Study recommends turn lanes, other traffic safety measures on Southview Drive

Council hears traffic study results and building plans for new elementary school

MARSHALL — They were there for a city permit. But representatives of Marshall Public Schools also used their time at the Marshall City Council meeting on Tuesday to give council members an update on construction plans for a new elementary school.

Chris Ziemer, project director with ICS Consulting, a firm working with the school district, went over the results of a traffic study the school district conducted in May, and the planned traffic flow for school buses and parents dropping off children at the new school and Marshall Middle School. Parts of the recommendations call for a central left turn lane on Southview Drive, as well as a reduced school zone speed limit and a school crossing at Silvervine Drive.

The main reason MPS was before the council on Tuesday night was to seek conditional use permits for a building addition at Park Side Elementary, and for a new elementary school on land near MMS. City ordinances require conditional use permits for schools to be built in residential districts. In two separate votes, council members approved the permits.

However, most of the discussion at the meeting focused on the new elementary school.

“The concern is that traffic may affect the neighborhood, and because of that they conducted a traffic study,” said Ilya Gutman, assistant planning and zoning administrator for the city of Marshall.

“Last May before school actually let out, we conducted a traffic study of these 13 intersections just to get a count of how the middle school site works currently,” Ziemer said. The list included intersections along C Street, Saratoga Street, Southview Drive and Main Street, as well as entrances to the middle school parking lot. Ziemer said the intersections of Southview Drive and Silvervine Drive, Woodfern Drive and Southview Court were of interest because they were closest to where the new elementary school would be.

Based on the study, the proposed traffic flow would be to have a dropoff and pickup loop for parents at the intersection with Woodfern Drive, and a bus loop near Silvervine Drive. Both loops would enter and exit off of Southview Drive, and be long enough to try and cut down on the number of cars waiting on the street before and after school.

The traffic study recommended that school buses take a right turn-only route to drop students off at the new school and the middle school, Ziemer said. Buses should stop at the elementary school first, take a right turn out of the bus loop, turn right onto Saratoga Street, and turn right into the middle school lot.

The traffic study recommended the school district and the city take several different actions for when the new school opens, Ziemer said. MPS should send out educational materials for parents on how to safely drop off and pick up students. The city should also plan for some additional police presence for the first few weeks of the school year, to help enforce traffic until people get used to the new rules.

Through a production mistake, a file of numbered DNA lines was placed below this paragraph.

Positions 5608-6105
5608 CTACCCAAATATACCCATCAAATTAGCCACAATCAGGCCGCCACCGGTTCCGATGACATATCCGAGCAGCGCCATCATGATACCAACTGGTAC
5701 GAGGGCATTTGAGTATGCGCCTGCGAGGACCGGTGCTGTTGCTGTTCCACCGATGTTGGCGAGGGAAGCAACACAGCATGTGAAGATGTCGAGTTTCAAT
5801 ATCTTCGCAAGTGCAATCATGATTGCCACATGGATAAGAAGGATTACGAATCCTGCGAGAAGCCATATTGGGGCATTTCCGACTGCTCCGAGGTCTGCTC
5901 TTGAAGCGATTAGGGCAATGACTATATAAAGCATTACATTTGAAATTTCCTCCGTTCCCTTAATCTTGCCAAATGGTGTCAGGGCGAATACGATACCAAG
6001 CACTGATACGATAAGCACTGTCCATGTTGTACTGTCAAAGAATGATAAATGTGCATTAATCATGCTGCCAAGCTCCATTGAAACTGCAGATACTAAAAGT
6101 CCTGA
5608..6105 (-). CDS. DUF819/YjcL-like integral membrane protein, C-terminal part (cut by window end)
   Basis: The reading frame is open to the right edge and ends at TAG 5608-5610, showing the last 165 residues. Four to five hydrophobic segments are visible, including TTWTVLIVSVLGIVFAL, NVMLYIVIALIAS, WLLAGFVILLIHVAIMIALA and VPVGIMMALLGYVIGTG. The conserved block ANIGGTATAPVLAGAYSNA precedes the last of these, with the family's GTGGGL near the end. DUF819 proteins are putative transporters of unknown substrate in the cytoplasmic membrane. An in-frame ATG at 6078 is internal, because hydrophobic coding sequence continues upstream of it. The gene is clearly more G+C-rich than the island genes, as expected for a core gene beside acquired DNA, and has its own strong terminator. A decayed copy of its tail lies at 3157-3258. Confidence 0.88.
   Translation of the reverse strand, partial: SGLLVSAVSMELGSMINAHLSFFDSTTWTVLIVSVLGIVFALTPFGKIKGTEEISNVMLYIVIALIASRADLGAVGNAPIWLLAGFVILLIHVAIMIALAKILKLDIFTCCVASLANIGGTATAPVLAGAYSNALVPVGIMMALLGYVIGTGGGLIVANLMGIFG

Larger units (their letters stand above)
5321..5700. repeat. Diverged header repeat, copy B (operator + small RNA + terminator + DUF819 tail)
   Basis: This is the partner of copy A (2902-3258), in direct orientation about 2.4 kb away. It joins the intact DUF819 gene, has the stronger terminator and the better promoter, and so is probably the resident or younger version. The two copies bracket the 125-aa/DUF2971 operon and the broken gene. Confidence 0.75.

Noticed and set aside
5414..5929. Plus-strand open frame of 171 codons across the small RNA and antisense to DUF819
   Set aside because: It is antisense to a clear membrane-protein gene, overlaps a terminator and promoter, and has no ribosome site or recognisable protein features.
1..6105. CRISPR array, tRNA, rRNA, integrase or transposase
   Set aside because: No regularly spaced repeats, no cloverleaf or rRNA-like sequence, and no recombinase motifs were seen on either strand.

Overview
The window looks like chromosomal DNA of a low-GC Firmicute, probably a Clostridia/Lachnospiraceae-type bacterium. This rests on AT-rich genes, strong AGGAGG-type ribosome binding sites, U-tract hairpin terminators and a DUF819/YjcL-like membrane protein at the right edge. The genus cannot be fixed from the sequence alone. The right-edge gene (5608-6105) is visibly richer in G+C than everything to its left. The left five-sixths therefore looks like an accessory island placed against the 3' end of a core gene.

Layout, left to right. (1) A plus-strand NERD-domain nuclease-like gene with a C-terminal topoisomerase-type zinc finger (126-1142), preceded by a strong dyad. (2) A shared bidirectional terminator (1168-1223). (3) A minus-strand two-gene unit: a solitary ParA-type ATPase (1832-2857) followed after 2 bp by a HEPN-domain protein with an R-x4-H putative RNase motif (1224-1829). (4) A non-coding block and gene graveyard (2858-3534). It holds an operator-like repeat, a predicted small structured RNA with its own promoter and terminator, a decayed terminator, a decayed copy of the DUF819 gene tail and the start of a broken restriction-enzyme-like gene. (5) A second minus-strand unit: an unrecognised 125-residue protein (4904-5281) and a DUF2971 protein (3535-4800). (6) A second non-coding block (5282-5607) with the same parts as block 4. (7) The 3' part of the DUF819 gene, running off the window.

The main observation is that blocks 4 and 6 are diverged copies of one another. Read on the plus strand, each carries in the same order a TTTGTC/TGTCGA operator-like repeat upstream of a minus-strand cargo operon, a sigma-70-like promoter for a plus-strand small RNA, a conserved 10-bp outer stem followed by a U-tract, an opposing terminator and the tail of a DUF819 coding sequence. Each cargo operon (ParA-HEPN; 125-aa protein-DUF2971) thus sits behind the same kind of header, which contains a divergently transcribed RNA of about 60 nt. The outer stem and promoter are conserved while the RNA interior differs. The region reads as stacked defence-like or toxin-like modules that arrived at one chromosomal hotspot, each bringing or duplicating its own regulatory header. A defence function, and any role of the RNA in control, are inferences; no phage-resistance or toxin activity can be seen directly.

The traffic study also recommended that the school have a sidewalk or trail between the new elementary school and the middle school, so kids could safely travel between them. This would make it possible for parents to pick up their children in one location instead of going to both schools.

The recommendations also call for changes to the traffic flow on Southview Drive. Ziemer said a central left turn lane was recommended on Southview from Saratoga Street to Main Street. In order to do that, on-street bike lanes on Southview would have to be removed from school property, he said.

The study also recommended a school zone with speed limits reduced to 20 miles per hour when children are present, a school crossing with crossing guards at Silvervine Drive, and flashing school crossing beacons at Silvervine Drive and James Avenue.

Council members asked whether the intersection of Saratoga Street and C Street could become a three-way stop. Council member Russ Labat said a number of Marshall residents had approached him about the intersection.

“The traffic study was inconclusive as to whether anything further was needed,” Ziemer said. The traffic counts at the C Street/Saratoga intersection for most of the day didn’t warrant a three-way stop, although Ziemer said it could be studied further.

Labat also questioned whether the study would have different results during the warmer part of the year, when kids walk and bike to school.

“There’s a lot of difference between the month of May and October,” Labat said. “The traffic count, I would think would be considerably different.”

Dion Caron, director of business services for Marshall Public Schools, said it was a good question. However, kids also tend to ride the bus more during cold weather, which wouldn’t necessarily mean more vehicles on the street, he said.

“The flow on Saratoga works,” Caron said. “We’re no different from any other city with a school, and the traffic to it. The biggest thing is how many vehicles can we do for queueing off the street.”


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